Durable General Powers of Attorney

By Lori K. Murphy — July 15, 2013

Durable General Power of Attorney – What is it?
The Durable General Power of Attorney is a document executed by an individual with mental capacity (the “principal”) in which he or she nominates an agent (formerly known as an “attorney-in-fact”) who can to take certain actions on behalf of the individual. Serving as an agent is no laughing matter. The agent must act in the best interests of the principal, in good faith and only attend to matters expressly granted in the document. When an agent is serving on behalf of the principal, the agent is in a fiduciary role and owes a duty of care and loyalty to the principal.

State laws govern the form and meaning of powers of attorney and those laws have evolved. In 2010, Virginia adopted stricter statutes to address the drafting, use and enforcement of powers of attorney in statutes called the “Uniform Power of Attorney Act” in Title 64.2, Chapter 16 of the Code of Virginia (hereinafter referred to as the “Act”).

What does the Act do?
The new Act applies to all powers of attorney with a few exceptions (e.g., it does not apply to health care decisions or the power to make arrangements for burial or cremation). It thankfully makes all powers of attorney durable unless the document itself provides otherwise. This means the power of attorney is effective even after the principal loses capacity. Copies of the power of attorney are now effective – no longer is there a need to bring the original document with you. Further, it strictly identifies certain actions an agent cannot take unless expressly stated in the document.

Scope of Power of Attorney
Virginia is strict about certain grants of authority to an agent. Unless expressly addressed in the power of attorney, the agent will have no authority to do any of the following important actions: (1) deal with the principal’s revocable trust; (2) make gifts (to spouses, the agent, family members, etc.); (3) create or change rights of survivorship; (4) create or change beneficiary designations (on insurance policies for example); (5) Delegate authority granted in the power of attorney; (6) address the principals’ rights to joint or survivor annuities; or (7) exercise any fiduciary powers that the principal has the authority to delegate. These specific grants of power need to be provided in the document. If not, it is a good reason to update the power of attorney.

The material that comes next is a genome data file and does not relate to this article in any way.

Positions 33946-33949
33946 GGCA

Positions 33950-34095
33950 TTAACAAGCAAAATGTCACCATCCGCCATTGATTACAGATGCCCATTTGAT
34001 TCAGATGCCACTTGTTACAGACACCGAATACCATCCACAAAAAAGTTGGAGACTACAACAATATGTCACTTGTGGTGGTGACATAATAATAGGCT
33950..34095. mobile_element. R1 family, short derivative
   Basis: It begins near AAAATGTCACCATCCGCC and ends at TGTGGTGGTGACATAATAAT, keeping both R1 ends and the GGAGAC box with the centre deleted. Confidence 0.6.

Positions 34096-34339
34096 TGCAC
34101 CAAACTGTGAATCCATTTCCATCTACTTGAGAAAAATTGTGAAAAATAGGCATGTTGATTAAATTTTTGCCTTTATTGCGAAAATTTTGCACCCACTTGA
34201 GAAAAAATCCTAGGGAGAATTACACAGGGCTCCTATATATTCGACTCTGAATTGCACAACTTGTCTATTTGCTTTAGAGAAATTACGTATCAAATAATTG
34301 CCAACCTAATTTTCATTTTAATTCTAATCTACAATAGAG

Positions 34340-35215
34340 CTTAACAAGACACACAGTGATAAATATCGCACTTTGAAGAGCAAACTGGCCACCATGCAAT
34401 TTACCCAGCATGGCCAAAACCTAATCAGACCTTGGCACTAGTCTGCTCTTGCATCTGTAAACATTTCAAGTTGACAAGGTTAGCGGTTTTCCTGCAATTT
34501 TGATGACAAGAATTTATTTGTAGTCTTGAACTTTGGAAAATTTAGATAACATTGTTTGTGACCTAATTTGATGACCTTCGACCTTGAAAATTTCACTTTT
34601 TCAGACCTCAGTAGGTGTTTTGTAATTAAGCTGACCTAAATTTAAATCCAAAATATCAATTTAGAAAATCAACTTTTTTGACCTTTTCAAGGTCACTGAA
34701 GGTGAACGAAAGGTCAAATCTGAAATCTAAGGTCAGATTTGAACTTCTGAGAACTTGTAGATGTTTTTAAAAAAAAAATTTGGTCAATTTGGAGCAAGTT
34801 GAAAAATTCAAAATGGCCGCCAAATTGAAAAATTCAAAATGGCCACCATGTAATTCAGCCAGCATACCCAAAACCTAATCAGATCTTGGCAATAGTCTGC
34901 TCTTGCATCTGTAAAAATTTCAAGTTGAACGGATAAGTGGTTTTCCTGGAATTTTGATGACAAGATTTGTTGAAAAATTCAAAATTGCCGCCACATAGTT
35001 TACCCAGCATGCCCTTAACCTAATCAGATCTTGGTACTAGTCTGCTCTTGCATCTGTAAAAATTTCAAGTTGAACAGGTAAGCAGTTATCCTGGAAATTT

Financial Institution and Banks
When an agent named in the power of attorney presents a properly executed Durable General Power of Attorney to a financial institution or bank (“institution”), we have seen a desire of that institution to request the agent to prove agency on a power of attorney form prepared by the institution. This is troublesome for many reasons, including the fact that if the agent is using the power of attorney, it is often due to the principal’s lost mental capacity. This means there is no opportunity for the agent to obtain the individual’s signature on the institution’s own form.

However, the new Act helps in this regard. The Act requires the institution to accept the properly executed power of attorney (with some exceptions) within seven days after it is presented for acceptance. There are valid exceptions that would cause an institution to fail to accept a properly executed power of attorney (e.g., the institution has received notice of termination of the power of attorney), but the institution can no longer require the power of attorney to be on its own form. In fact, a person who refuses to accept a properly executed power of attorney (absent exceptions) is liable for reasonable attorney fees and costs incurred in requiring the institution to accept the power of attorney.

Updating Powers of Attorney
Typically, powers of attorney do not need to be updated frequently. However in light of the adoption of the Act, it is a good idea for a person with capacity to execute new powers of attorney if the existing ones were executed prior to July 1, 2010. Other key points to consider include proper execution (notary and witnesses per each state’s statutes) and the scope of the power of attorney (to ensure specific actions are expressly listed in the document).

We also like to ensure the related, but separate, Advance Directive/Health Care Power of Attorney is up to date (to grant, at a minimum, the agent the necessary authority under the Health Insurance Portability and Accountability Act of 1996) and we often also address health care privacy rights in the Durable General Power of Attorney.

Lori K. Murphy Esq. is a shareholder in the Arlington, VA law firm of Bean, Kinney & Korman P.C. and practices in the areas of estate planning and estate planning administration. She can be reached at 703.525.4000 or at Lmurphy@beankinney.com.